My elderly mother couldn't. Verizon sold her on a FO connection a couple of years ago (I did warn her about this issue) and since then, we've had several storms that have knocked power out for longer than the generous almost-a-whole-day that the back-up battery holds out.

My girlfriend possibly could do without a landline but refuses to. Her argument is bolstered by the fact that during and after hurricane (or whatever the heck it was by the time it hit the NY metro area) Sandy and the winter storm which followed it, she was without power for a total of almost 2 weeks (not all of it in a row)-- and never lost landline phone service.


Posted by:

Byron M
05 Apr 2013

With regards to the telephone land lines being discontinued and replaced solely with cell phones and wireless devices; when there is a major power outage, storm, or communication towers are damaged or destroyed, wireless/cell phones are useless. Without the towers to bounce the signals, cell phones are dead. Land line phones will still work during a power outage. Anyone recall a novel from years ago called: Prophet Blind. All the communication satelites were destroyed by a rogue satelite that roamed around from one to the other until there was only one left; Prophet. The last message send from it was Prophet Blind. It was a fictional story about becoming overly dependent on technology and wireless devices. All of the land lines and underwater cables had been disconnected.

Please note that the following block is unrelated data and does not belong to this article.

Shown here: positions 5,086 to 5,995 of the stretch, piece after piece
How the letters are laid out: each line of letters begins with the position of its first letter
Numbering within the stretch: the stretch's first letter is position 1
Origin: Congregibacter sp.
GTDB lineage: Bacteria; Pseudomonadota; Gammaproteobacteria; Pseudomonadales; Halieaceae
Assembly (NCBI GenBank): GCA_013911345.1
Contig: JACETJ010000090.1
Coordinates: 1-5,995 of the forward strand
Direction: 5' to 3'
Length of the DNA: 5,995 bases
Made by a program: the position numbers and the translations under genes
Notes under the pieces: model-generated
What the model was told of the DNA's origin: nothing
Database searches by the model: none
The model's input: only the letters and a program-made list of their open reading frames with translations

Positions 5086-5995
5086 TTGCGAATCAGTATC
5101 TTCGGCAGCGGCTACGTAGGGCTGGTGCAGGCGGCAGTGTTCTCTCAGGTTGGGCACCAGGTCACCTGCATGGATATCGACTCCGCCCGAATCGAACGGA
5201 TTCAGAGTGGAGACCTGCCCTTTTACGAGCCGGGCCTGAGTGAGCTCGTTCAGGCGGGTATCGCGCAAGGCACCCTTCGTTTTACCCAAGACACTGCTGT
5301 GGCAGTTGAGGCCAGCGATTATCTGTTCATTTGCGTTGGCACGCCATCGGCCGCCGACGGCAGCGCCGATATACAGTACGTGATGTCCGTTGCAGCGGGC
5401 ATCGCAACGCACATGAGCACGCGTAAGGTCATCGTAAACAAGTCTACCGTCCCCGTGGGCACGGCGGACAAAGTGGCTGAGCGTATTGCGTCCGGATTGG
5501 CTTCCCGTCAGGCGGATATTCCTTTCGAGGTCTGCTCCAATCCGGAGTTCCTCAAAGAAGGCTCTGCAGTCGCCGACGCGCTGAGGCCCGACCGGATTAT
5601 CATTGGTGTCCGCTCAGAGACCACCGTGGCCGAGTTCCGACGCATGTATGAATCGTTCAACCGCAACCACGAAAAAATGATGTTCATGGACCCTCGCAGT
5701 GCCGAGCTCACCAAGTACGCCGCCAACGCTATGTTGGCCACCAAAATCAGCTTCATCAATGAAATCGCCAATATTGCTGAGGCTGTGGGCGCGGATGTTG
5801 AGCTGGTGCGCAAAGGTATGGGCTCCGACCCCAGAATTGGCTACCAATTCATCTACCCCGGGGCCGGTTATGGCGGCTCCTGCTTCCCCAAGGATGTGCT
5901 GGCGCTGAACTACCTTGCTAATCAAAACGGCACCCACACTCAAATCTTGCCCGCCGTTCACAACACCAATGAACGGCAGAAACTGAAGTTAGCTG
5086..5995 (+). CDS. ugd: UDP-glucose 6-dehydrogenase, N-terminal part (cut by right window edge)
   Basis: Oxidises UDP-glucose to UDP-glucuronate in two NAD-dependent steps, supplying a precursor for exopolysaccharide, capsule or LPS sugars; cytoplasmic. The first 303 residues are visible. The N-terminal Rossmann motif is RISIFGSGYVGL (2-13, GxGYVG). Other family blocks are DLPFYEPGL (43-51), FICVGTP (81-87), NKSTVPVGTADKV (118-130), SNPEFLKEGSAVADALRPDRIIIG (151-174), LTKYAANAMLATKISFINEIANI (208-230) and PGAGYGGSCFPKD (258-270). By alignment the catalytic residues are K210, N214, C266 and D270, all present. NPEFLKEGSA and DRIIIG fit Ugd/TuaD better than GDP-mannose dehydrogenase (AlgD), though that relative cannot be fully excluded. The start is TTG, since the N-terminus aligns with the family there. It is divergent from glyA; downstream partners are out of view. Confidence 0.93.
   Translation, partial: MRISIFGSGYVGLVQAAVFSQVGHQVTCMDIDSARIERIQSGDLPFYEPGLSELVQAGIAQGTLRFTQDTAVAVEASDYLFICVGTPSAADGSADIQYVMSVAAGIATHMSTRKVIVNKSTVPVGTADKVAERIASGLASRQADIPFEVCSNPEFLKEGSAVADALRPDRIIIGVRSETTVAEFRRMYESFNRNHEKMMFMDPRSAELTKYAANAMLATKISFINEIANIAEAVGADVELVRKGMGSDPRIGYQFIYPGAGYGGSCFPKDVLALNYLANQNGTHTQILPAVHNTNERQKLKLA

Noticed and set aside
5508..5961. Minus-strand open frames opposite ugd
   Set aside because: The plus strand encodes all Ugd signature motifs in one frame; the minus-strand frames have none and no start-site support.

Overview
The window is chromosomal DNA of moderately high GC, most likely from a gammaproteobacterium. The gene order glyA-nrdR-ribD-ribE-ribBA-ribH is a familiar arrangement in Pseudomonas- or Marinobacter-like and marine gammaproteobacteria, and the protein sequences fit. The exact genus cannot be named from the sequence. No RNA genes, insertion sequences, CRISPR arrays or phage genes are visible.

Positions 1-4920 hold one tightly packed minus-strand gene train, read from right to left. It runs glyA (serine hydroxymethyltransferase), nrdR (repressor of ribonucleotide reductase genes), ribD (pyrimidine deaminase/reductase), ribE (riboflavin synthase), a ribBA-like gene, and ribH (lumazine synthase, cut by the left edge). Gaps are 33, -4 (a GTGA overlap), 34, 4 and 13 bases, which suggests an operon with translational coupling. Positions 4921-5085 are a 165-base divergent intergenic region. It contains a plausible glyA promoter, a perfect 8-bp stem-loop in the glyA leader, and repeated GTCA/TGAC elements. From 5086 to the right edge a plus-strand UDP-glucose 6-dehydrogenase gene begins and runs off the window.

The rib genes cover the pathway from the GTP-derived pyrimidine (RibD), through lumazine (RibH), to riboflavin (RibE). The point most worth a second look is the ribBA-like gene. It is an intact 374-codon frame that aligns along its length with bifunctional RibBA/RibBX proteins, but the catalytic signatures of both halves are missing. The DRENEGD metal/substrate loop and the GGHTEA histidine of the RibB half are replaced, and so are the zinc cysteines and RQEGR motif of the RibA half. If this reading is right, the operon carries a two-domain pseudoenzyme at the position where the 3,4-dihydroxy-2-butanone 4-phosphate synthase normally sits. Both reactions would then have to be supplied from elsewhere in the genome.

Posted by:

Darcetha
05 Apr 2013

I agree with Byron M's comment. There is still a need for landline phones. Where I live, we have a lot of power surges and power outages during severe weather. I need my landline in order to make calls.

This is just another way for the major telecoms to make even more $$$$$$ off of us, for using our smartphones.